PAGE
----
Ponting in the Age of Certainty

I once met a Yorkshireman on an England supporters' tour of Australia who'd been at the Antigua Recreation Ground when Brian Lara made his 375. He told me that after Lara had been in for about three overs he knew he was going to break the world record. His brother, who was with him, confirmed that he'd stated as much at the time. It sounded ridiculous, but it was simply that he'd seen the pitch, he'd seen the bowling and he'd seen what Lara could do, and decided that nobody was going to get him out. For a couple of days they didn't.

I once had a similar feeling about Ricky Ponting.

In an ODI at Bristol in 2001, England won the toss and batted, making what those of us in the shadow of the Jessop Tavern thought was a competitive 268, the innings rounded up by an unbeaten partnership of 70 between Ben Holliaoke and Owais Shah, who was making his debut. At the start of the Australian reply Darren Gough dismissd Gilchrist cheaply, and we thought England were in with a shout. Ponting, batting at three, knew different.

I can see him now, low-slung and determined, businesslike but with just a hint of swagger, in his gold and green uniform and helmet. Very early on he plays a forward defensive that is so solid and the product of such an all-encompassing stride down the track that I know that no bowler will get him out today. They don't. 104 runs later, with the game almost secure, he is run out. Steve Waugh and Ian Harvey finish the chase off.

When we arrived in Australia in December 1994, everyone was talking about Ponting. It took him another year to get into the Test side, but, by 2001, he was approaching his greatest years. All bowlers came alike. The concept of retirement would never have entered his head. It was his Age of Certainty.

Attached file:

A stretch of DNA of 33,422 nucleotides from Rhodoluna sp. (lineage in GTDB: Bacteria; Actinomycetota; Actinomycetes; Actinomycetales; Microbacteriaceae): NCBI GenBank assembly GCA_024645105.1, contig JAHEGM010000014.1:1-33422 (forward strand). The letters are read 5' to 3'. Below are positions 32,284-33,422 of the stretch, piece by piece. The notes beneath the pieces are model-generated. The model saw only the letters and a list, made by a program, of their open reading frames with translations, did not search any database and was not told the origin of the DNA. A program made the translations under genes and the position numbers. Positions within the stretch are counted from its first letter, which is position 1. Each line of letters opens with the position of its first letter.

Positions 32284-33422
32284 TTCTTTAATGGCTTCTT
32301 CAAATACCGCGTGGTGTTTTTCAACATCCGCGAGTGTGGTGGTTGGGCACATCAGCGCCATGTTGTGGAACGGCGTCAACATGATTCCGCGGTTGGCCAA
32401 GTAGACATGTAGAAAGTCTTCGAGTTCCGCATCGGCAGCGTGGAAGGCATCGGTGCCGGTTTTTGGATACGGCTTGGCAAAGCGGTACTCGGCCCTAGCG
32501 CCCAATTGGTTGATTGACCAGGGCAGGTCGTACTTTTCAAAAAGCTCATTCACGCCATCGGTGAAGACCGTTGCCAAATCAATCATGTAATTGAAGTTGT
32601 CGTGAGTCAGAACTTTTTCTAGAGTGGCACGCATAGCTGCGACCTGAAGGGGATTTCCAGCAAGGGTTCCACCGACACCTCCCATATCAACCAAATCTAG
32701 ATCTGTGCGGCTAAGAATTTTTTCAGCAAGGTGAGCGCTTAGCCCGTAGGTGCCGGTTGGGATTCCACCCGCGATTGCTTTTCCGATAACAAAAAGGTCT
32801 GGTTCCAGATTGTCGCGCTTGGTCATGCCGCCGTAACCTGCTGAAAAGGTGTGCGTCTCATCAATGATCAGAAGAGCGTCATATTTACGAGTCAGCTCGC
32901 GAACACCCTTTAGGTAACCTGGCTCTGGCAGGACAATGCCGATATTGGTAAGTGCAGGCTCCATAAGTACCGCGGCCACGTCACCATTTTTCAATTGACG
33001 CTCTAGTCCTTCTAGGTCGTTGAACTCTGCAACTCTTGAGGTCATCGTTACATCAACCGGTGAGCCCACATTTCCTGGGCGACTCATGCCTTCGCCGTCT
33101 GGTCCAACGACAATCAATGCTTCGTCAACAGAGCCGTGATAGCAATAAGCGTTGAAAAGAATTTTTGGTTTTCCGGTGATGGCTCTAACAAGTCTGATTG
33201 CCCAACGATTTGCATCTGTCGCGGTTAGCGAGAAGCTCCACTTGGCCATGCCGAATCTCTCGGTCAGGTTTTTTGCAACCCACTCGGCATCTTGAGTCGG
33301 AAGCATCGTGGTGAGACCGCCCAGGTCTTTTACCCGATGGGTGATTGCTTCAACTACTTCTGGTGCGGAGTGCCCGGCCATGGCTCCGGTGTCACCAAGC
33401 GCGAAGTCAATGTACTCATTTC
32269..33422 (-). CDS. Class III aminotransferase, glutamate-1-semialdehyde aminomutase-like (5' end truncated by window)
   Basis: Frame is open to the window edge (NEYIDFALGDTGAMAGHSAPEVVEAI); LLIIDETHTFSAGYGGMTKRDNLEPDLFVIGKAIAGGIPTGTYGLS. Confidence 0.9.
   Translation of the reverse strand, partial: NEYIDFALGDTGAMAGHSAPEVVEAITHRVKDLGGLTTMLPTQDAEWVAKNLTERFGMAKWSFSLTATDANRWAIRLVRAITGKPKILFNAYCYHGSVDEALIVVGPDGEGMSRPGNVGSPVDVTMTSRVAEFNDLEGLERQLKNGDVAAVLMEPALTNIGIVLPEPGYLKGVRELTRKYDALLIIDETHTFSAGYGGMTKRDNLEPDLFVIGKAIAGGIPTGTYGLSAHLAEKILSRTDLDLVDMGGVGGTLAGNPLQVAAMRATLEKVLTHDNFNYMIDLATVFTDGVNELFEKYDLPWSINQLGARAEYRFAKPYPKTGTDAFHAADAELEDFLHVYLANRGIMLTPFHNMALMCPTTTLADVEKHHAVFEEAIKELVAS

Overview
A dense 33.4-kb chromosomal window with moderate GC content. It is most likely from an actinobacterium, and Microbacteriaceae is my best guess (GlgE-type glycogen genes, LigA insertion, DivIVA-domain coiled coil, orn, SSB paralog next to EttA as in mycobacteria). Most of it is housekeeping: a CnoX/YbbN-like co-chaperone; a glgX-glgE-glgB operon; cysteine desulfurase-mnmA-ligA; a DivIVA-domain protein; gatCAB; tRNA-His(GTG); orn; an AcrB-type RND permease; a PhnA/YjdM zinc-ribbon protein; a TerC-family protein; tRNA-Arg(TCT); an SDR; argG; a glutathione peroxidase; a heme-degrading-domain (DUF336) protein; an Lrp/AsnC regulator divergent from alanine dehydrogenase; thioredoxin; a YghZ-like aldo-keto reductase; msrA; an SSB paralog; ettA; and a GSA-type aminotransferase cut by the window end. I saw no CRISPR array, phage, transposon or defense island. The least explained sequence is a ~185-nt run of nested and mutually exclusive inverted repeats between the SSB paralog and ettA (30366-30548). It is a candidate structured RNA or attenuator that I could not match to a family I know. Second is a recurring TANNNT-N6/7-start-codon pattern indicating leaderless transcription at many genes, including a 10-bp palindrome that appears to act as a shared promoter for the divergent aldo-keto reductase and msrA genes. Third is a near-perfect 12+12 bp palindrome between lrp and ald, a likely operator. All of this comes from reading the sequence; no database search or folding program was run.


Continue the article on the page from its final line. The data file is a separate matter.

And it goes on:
As Russell Degnan points out in this masterly piece, Ponting represents the last link with one of the greatest teams the world has ever seen, and he was that team's greatest batsman.

Within the next two days his career as a Test cricketer will end. The thoughts of the cricket world go with him.


live score said...

Well Ricky Ponting certainly was a great batsmen and leader for the Aussies he aggressive,ruhless and he was more than a leader for his team mates and the Aussies will certainly miss him in the field.I feel really sorry for him that near his retirement he was not able to perform well and couldn't make his last match a good one for himself and his team as Australia lost the match.Although his era is over but all the cricketing fans will always remember him as one of the gret legends.

Brian Carpenter said...

Agreed, livescore, although I wrote both the Ponting pieces in a bit of a hurry and didn't really go into his faults (mostly personal rater than technical).

Another time, perhaps.

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